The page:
As with every year, Labour Day marks the unofficial end of the summer holidays, and the beginning of the school year. Unlike previous school years, this will be the first one when some lucky students will be in the classroom with iPads in hand. This quick guide will be for both parents and students alike to prep them for the months ahead. Instead of providing specific app and accessory recommendations, I’ll provide some general categories and options to choose from, and like any classroom, I’ll leave the rest as “an exercise to the student”.
No iPad app essentials section is complete without some mention of office productivity apps. It’s the cornerstone of note taking and essay writing, as well as crunching numbers in spreadsheets and putting together presentations. Fortunately, there are plenty of options to choose from. There’s Apple’s own Pages, Numbers and Keynote, as well as Google Docs, QuickOffice and many others.
Getting iPad equivalent versions of desktop productivity software may sound like a good idea, but potential buyers need to remember that they’re getting what they paid for. Typical iPad apps are significantly scaled down versions of their desktop cousins. Furthermore you’ll need to watch out for compatibility with your [and your team members] existing setup. For example, Keynote has issues opening up some Microsoft PowerPoint presentations because of formatting or fonts. A word to the wise: make sure to use a cloud based service to back up your files in case the iPad dies mid-way through a document.
Opening PDFs and other documents will also be important for the average student, and being able to transfer them from the iPad to the desktop and back will become routine. Fortunately, there are some good solutions here too. Some of the more popular ones out there are GoodReader, Memeo Connect Reader, and ReaddleDocs. Some of these are paid apps, but they are well worth the money.
eBook readers can also help students offset high textbook costs, as they are generally much cheaper. The Kobo e-reader, and Amazon’s Kindle app can go a long way to help drive down costs, and save on space and weight in the backpack. If you’re concerned about being locked into one specific platform over another, there’s also the Stanza app too.
As the number of group projects increase in the school curriculum, the need for collaborative and file sharing apps will increase as well. Having a DropBox or similar account will be useful. If you’re worried about storing your files in the cloud, there are applications like Air Share that will do the trick as well. If none of these options sit right with you, there’s always the native Email app for old school file sharing.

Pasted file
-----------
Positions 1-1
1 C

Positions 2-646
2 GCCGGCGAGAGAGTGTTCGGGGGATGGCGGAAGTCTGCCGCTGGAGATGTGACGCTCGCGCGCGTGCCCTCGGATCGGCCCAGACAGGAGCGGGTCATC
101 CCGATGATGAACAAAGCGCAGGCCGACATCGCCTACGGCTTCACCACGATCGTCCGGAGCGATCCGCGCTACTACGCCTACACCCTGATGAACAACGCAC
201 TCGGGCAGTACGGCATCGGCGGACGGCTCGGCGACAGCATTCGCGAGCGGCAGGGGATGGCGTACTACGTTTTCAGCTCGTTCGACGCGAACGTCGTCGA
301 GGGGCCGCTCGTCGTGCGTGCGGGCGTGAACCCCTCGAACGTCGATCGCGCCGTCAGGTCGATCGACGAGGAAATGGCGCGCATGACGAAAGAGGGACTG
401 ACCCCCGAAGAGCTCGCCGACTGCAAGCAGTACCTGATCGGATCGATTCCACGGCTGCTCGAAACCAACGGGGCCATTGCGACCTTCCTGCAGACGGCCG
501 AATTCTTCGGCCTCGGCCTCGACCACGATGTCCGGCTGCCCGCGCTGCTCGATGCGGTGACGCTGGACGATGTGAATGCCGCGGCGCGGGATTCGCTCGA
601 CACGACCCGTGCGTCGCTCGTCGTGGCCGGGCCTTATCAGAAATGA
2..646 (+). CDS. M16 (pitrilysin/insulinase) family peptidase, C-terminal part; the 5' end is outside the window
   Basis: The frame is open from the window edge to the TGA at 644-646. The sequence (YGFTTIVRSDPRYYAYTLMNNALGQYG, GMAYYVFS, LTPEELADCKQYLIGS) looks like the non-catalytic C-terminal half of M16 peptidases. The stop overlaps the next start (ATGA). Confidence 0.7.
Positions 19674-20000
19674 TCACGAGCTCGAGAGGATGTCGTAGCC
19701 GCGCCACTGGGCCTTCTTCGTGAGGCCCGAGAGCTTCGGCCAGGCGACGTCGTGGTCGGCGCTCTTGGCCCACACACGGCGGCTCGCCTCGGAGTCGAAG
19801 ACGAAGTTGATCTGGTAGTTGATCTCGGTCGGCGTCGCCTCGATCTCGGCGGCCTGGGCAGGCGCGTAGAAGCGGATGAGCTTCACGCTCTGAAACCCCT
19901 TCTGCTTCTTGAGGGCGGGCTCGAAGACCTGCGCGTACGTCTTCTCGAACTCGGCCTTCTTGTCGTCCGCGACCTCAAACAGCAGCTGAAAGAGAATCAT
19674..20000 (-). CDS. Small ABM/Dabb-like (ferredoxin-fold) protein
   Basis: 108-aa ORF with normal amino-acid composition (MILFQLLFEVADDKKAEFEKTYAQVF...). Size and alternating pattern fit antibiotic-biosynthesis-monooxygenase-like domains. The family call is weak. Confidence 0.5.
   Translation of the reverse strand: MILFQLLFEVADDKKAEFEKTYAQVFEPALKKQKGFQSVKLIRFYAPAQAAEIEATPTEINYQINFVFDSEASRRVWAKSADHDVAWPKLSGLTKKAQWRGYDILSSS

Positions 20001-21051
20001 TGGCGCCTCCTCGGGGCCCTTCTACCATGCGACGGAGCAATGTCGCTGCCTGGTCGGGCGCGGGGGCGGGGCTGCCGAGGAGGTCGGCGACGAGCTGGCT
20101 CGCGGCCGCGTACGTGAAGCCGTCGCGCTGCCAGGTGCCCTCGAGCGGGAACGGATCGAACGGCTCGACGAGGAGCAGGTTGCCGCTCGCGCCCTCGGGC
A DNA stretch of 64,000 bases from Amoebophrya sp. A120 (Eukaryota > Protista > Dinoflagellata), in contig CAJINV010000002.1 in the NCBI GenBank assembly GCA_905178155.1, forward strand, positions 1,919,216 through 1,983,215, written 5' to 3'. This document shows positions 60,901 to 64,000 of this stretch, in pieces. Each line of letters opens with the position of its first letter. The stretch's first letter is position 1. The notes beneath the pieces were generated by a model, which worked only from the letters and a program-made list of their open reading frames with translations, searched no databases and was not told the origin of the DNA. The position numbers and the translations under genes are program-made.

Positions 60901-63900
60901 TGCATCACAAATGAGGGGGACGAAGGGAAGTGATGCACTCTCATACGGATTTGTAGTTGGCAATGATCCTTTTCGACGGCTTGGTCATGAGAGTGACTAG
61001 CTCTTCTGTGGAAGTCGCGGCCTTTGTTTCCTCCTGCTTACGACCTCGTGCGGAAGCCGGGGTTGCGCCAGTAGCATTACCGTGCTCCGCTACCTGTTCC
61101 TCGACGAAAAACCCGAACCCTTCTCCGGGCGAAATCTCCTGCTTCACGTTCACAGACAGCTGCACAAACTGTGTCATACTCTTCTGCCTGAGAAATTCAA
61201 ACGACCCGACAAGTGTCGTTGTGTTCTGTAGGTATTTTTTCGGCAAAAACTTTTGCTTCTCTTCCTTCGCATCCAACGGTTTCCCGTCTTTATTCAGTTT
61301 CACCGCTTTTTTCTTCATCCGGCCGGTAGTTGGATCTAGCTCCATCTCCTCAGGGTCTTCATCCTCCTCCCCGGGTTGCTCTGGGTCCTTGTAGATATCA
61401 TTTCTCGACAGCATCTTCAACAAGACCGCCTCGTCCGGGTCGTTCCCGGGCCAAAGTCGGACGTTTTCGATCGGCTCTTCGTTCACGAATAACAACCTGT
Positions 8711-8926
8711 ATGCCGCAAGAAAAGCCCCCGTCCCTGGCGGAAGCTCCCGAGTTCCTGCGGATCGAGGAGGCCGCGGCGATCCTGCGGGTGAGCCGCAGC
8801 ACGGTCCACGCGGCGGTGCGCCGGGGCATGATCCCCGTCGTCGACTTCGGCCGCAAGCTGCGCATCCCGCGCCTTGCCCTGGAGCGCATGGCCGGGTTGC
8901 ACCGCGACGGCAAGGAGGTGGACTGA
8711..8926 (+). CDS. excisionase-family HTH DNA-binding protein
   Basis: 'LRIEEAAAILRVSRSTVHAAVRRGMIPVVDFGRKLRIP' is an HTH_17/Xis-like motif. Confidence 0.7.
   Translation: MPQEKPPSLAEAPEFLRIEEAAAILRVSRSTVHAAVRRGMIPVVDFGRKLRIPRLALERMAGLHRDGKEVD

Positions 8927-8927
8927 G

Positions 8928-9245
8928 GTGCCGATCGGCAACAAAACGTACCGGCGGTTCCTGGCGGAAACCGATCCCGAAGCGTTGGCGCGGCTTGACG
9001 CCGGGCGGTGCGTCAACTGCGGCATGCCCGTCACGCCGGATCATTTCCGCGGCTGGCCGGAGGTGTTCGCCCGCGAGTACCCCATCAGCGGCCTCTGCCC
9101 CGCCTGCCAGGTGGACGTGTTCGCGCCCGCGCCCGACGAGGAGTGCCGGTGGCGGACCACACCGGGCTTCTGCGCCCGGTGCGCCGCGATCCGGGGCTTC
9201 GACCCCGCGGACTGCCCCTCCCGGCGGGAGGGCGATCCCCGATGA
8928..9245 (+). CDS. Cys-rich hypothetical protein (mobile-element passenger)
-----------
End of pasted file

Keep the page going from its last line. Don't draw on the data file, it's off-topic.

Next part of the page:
If you’re going to be taking notes or writing on your iPad all day, then a keyboard will be a necessity. Ergonomically, typing on an external physical keyboard is more comfortable and familiar. Also, you would also be less prone to making typos and other mistakes while typing, which will help with proofreading later. There are a number of options available, but they are all a bit pricey. There are Apple’s keyboard dock and wireless Bluetooth keyboard, but I’m sure you can find similar keyboards on eBay too. For the budget-conscious student, there is USB keyboard + Camera Connector Kit combo. While the costs may be a bit steep, having a real keyboard to type on will make a huge difference in your life.
Let’s be honest, students aren’t always the best at keeping things neat and tidy. A protective case for your iPad is a wise investment. From the ZAGG invisibleShield [see below for link] reviewed a few weeks back to a simple sleeve, a case will go a long way to ensuring your iPad lasts [until the next version comes out.]
If you plan on making a lot of presentations, or doing demos on a big screen, it would not be a bad idea to grab a VGA connector, or an AV kit. They’re only available through Apple at the moment, but I’m sure there are third party versions available on eBay shortly.
While I’m sure there are plenty of other essentials I’ve neglected to mention [like iTunes U], but I hope this is a good place to start. One thing to keep in mind though, the iPad is no replacement for a desktop or a laptop. There are plenty of things that the iPad isn’t very good at such as having multiple documents open for quick and easy reference, or entering complex equations [for our engineers, mathematicians and scientists in the making]. Of course, the iPad simply isn’t powerful enough to play Starcraft 2 on the dorm floor LAN parties [do they still happen?] This still shouldn’t detract you from making the most out of this new tool to make your life a little easier rushing from one class to another.
How will you [or your child] make use of the iPad when school starts up again? Will it replace the laptop as your new portable computer?
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